Jesus’ birth was a glorious event—foretold by prophets, announced by angels, attended by widely varying representatives of the human race, and noticed by royalty. Glorious as his advent was, the effects of his life, death, and resurrection are still more glorious.

So What?

  • Believe the gospel
  • Share the gospel
  • Praise God for the grace that He initiated in the Incarnation
  • Submit to the Holy Spirit and change
  • Pray for God’s glory to be seen in your heart, family, and church

Work Cited

Harris, Murray J. “2 Corinthians.” The Expositor’s Bible Commentary, New Testament. Ed. Frank E. Gaebelein. Grand Rapids: Zondervan, 1976-92. Zondervan NIV Study Bible Library. CD-ROM. Vers. 2.8. Zondervan, 2001.

Notes

[1] Scripture text is from the King James Version.

[2] The context is Paul’s competence as a minister (cf. 2 Cor. 2:16). In 2 Cor. 3 he explains that the nature of the gospel ministry itself is a source of confidence.

[3] This is an allusion to the custom of sending letters of recommendation from one church to another (cf. Rom. 16:1-2).

[4] Paul and his companions needed no letter of recommendation; the existence of the Corinthian church bore witness to his authority and character as an apostle.

[5] This allusion to the Ten Commandments inscribed on stone tablets ushers in a comparison/contrast between the old and new covenants. Paul’s statement is probably based on the language of Jer. 31:31-34: “I will put my law in their inward parts, and write it in their hearts” (v. 33).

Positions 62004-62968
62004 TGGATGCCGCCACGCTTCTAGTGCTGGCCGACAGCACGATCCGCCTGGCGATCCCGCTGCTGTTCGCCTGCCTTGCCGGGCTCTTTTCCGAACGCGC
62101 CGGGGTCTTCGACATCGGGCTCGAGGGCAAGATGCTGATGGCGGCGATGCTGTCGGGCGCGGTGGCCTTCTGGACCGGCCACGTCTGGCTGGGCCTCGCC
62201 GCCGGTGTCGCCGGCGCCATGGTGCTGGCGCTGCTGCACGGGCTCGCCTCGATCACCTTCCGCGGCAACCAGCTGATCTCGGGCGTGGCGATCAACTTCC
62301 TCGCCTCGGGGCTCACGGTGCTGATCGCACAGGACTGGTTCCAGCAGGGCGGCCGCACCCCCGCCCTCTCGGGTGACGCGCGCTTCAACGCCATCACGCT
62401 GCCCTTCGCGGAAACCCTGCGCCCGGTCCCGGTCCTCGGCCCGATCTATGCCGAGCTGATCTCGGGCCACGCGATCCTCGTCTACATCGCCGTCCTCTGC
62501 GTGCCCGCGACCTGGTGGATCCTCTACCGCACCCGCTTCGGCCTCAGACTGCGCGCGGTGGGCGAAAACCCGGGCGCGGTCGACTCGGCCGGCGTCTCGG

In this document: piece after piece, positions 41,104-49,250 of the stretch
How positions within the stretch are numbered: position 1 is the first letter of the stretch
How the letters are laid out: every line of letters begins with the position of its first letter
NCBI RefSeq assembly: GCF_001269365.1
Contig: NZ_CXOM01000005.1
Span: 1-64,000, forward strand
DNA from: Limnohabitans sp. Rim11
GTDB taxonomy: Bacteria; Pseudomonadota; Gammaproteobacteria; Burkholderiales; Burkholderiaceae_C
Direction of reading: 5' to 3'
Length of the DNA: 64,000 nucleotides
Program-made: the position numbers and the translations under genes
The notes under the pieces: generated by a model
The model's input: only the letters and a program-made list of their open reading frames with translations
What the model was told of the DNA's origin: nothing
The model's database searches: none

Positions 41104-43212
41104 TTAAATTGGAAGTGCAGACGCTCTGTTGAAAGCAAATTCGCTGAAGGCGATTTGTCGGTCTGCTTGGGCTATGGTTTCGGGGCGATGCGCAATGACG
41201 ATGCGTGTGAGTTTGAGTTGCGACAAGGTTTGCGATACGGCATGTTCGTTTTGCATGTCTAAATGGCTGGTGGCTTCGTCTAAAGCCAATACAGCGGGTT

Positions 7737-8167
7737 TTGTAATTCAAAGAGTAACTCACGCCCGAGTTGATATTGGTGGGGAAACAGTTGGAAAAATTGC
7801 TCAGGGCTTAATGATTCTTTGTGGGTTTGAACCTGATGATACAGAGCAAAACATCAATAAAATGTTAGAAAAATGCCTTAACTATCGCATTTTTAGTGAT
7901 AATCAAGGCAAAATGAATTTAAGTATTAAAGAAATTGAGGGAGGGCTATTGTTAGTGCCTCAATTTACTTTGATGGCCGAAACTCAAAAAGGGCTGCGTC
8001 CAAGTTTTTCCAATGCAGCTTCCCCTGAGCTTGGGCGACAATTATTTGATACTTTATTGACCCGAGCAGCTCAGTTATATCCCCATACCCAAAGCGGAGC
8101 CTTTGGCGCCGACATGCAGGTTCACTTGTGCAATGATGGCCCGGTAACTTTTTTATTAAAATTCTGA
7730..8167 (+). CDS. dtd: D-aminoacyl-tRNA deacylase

[6] On the law as an agent of spiritual death, see Rom. 7:7-13.

[7] Paul is reflecting on the phenomenon narrated in Exod. 34:29-35.

[8] The giving of the law brought about a judicial condemnation of sin. Conversely, the entrance of the gospel confers righteousness—not that we are made “good,” but that we are united with Christ and given God’s full acceptance in Him (cf. Rom. 1:16-17; Eph. 1:6).

[9] According to Murray J. Harris, “So pronounced is the contrast between the two economies or dispensations that what once was rightly considered resplendent now appears scarcely resplendent at all (v. 10). “If the sun is up, the brightness of the moon is no longer bright” (M. Zerwick), or as J. A. Bengel long ago expressed it, “The greater light obscures the lesser.”

[10] Murray J. Harris notes that “Paul deduced that the reason for Moses’s veiling or masking his face was not so much to prevent the Israelites from being dazzled by its brightness (cf. Exod 34:30, 31) as to prevent them from continuing to gaze in amazement till his face had totally lost the brilliance of the reflected glory (cf. v. 7). He was attempting to teach them, Paul implies, that the newly established order was destined to be eclipsed and pass away.” According to Harris, “Moses’ laudable attempt was however, unsuccessful; instead of recognizing the significance of the fading glory, the Israelites became dulled in their powers of perception. Paul finds evidence of this spiritual insensitivity in the fact that down to his own day, when the old covenant (= the OT) was read in the synagogue or the Torah studied, the ability of the Jews to recognize the impermanence of the Mosaic order was impaired. A ‘veil’ covered their hearts comparable to the veil that covered Moses’s face. Paul could call it the ‘same’ veil, because in both cases a veil prevented vision, whether physical or spiritual, or because it was identical to the veil of ignorance about the transitory nature of the Mosaic economy covering the hearts of the contemporaries of Moses.”

[11] This is the only biblical reference to the “Old Testament.” The phrase refers to the law as a system governing human relations with God. It is only as this system is unveiled in written form that the “Old Testament” may be equated with the Hebrew Scriptures. Strictly speaking, it is the Law of Moses—not 39 books—that is in view (cf. v. 15).

[12] While the letter is a code, the Spirit is a relationship.

[13] The new covenant is consistently associated with the blood of Christ (Matt. 26:28; 1 Cor. 11:25; Heb. 9:13-15).


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Teacher's notes (3 pages)  22k v. 2 Mar 6, 2011, 12:26 PM Greg Smith